Friday night in Liverpool, and rain is falling. George Harrison has died, and the Mersey is choppy, sending rhythmic whacks of water against the pier. Nearby, a gaggle of teenage girls, arms linked, stride under the Christmas lights, singing about Michael Owen.
Music and soccer have made Liverpool famous. For a few years at the end of the seventies, before the ban, Liverpool was the best soccer team in Europe. Since then, the city has had little to boast about. The Cavern, the club where the Beatles played more than 200 times, has been rebuilt as a tourist attraction. Buses carry sightseers past John Lennon's old house, and to the gates of Anfield, the stadium where Liverpool plays. Then everyone files into the local for a pub lunch.
These days, Liverpool is said to play boring soccer: Wait for Owen to score, then hold the lead. But such a strategy has lifted the team to the top of the English Premiership, the nation's top league—a situation made more delightful because Liverpool's main rival, Manchester United, has collected many of the world's best players, including Beckham.
The next afternoon, Liverpool faces Middlesbrough, before the usual sold-out crowd. Beatles songs play on the public-address system as the players stretch. Then the Anfield anthem: Gerry and the Pacemakers' 1963 hit version of "You'll Never Walk Alone." Most fans have no idea that the song comes from Rodgers and Hammerstein's Carousel. If anything, they think it was written for the club.
This is an unlikely setting for genius, but in the middle of the first half of a scoreless game, genius makes its scheduled appearance. Owen receives a ball 30 yards out from the goal and smashes it, from a standstill, into the upper-right-hand corner of the net, the one place the goalkeeper can't cover.
Only a handful of players could have scored in such fashion. If it were June in Tokyo, it would be the Argentina goal all over again. Steve McClaren, the Middlesbrough manager, seems to have seen a ghost when he relives the moment after the match. "He scores with his head, he scores with his feet, right foot, left foot," McClaren says, eyes wide. "He scores tap-ins, and now we see that he can score from thirty yards. Absolutely incredible."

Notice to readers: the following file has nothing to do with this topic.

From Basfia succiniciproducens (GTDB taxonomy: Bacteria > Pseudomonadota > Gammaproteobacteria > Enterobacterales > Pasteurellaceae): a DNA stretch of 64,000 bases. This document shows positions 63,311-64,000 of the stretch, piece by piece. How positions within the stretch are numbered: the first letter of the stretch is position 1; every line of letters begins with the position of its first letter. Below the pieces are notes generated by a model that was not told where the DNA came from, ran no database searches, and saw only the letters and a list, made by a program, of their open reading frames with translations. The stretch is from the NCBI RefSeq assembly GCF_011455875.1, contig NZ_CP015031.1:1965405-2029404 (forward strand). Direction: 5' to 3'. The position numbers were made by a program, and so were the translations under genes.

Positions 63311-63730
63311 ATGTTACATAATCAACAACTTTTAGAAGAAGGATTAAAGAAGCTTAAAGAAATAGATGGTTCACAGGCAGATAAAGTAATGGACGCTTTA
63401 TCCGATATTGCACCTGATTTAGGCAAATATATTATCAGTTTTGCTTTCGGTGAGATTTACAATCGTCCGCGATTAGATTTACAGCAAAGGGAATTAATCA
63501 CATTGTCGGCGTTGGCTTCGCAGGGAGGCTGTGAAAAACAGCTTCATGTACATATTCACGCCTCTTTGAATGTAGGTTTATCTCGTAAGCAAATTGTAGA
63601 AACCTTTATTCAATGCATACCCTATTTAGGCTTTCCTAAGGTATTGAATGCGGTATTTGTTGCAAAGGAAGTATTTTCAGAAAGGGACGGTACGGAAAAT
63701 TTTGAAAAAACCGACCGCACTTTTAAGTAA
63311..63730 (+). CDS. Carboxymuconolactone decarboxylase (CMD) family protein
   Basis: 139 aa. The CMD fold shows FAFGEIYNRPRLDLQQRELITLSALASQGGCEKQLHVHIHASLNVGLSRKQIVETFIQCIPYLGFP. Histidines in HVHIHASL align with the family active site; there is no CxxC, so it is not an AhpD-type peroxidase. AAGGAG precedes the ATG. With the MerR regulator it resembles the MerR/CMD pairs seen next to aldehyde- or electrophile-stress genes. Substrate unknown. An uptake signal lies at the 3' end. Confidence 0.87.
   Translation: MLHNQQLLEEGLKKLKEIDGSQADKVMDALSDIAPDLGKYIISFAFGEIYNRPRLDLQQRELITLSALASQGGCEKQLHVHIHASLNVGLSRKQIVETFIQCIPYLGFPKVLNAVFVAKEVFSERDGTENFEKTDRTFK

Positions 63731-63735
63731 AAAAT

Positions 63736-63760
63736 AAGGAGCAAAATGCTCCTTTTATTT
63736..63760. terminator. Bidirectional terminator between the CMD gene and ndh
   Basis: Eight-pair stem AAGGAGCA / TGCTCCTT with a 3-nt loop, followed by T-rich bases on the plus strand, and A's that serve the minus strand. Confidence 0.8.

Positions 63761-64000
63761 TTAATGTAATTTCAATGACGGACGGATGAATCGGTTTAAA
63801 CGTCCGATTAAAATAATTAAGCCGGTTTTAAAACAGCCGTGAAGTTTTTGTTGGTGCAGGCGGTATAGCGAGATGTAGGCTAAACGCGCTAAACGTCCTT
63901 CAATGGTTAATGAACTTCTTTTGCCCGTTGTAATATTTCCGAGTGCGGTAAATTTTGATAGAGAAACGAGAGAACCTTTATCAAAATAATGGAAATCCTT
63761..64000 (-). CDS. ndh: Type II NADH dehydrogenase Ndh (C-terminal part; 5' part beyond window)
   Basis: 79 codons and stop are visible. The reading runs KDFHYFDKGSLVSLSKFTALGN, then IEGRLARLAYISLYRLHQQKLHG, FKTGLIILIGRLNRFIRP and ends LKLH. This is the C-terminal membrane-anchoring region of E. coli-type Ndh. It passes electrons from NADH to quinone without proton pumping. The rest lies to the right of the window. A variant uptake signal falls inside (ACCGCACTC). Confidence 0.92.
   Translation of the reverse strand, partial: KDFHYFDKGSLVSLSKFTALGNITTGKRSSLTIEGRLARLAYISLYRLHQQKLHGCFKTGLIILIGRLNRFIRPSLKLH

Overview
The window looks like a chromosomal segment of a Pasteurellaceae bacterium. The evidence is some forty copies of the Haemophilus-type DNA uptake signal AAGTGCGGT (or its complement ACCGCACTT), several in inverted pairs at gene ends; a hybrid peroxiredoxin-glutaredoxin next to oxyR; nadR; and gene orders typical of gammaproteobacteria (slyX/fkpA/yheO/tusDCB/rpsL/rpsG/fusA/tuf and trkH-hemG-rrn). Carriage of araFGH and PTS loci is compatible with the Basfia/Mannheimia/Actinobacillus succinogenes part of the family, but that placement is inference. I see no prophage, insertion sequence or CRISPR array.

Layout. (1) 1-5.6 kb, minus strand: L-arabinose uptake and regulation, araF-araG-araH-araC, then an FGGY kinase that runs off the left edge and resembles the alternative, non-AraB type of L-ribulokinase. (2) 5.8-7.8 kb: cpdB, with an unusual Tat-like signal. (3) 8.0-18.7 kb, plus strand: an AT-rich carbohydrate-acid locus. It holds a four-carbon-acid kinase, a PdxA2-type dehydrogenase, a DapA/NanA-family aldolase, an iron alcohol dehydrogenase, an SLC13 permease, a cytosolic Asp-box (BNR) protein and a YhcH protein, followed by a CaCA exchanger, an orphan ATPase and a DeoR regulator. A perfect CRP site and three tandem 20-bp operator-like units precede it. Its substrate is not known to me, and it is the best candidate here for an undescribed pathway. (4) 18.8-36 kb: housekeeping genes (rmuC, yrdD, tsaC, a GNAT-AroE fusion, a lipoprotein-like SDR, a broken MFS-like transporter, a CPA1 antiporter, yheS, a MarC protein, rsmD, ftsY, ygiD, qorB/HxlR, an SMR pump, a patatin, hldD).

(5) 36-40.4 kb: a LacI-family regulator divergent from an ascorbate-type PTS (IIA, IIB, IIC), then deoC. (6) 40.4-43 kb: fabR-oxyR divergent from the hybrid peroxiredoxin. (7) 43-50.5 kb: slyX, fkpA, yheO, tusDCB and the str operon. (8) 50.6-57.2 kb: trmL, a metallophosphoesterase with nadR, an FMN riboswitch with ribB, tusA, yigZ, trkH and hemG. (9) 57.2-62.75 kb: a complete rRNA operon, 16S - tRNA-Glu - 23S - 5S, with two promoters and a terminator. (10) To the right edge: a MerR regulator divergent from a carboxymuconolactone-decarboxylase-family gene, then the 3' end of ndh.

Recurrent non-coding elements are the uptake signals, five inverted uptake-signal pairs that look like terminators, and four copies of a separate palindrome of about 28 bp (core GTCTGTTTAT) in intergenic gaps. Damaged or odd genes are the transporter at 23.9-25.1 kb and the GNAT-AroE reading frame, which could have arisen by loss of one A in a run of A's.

Owen's goal has rendered the rest of the match unimportant. The Middlesbrough side does not score, Liverpool scores once again, and in that peculiar soccer calculus, a 2-0 game becomes a rout. The crowd starts singing, as soccer crowds do. The tune is "Guantanamera," a dying Cuban patriot's lament—but the substance, for now, is pure idolatry. "One Michael O-o-o-wen, there's only one Michael O-wen," the fans serenade. England's hope is that one is all you need.
The 32 nations that have advanced to the 2002 FIFA World Cup in Japan and Korea starting May 31 are divided into eight groups of four. Each team plays the others in its group; the top two in each group advance to a knockout round. Here are five first-round matches not to miss (all games will be shown in the United States on ESPN, ESPN2, or ABC).
FRANCE-URUGUAY June 6: Skilled and experienced, the French qualified automatically as the titleholders. Senegal on opening night should be a romp, but this match, against the dogged, physical Uruguayans, will be an early sign of how far France can go.
ARGENTINA-ENGLAND June 7: Virtually every international soccer tournament produces a so-called Group of Death. This time around, it's the formidable quartet of England, Argentina, Sweden, and Nigeria. Two of these powers won't advance, and both the dangerously opportunistic Swedes and increasingly polished Nigerians are poised to produce an upset. If that happens, either ambitious England or odds-on favorite Argentina gets bounced. This match may well decide which.
ITALY-CROATIA June 8: Italy's operatic azzurri (so nicknamed for their traditional blue shirts) are a microcosm of the country—beautiful, disorganized, creative, capricious. They glided through an easy qualifying group, but here face perhaps the most underrated team in the tournament, and the one with the stingiest defense. Croatia's biggest names play for some of the world's best teams—and typically play even better when inspired by the nationalism of their embattled homeland.
BRAZIL-CHINA June 8: How good is Brazil? Good enough to win its record fifth World Cup, perhaps, yet this uncharacteristically physical team lost an unheard of six qualifying matches. China, making its World Cup debut after four decades of trying, is led by vagabond coach Bora Milutinovic, a master of the upset.
U.S.A.-POLAND June 14: The Americans have little chance to defeat potent Portugal on June 5, but a win against this accomplished Polish team will likely mean advancement to the knockout round, a major victory.
Bruce Schoenfeld wrote about tennis coach Larry Stefanki in the September 2001 Departures.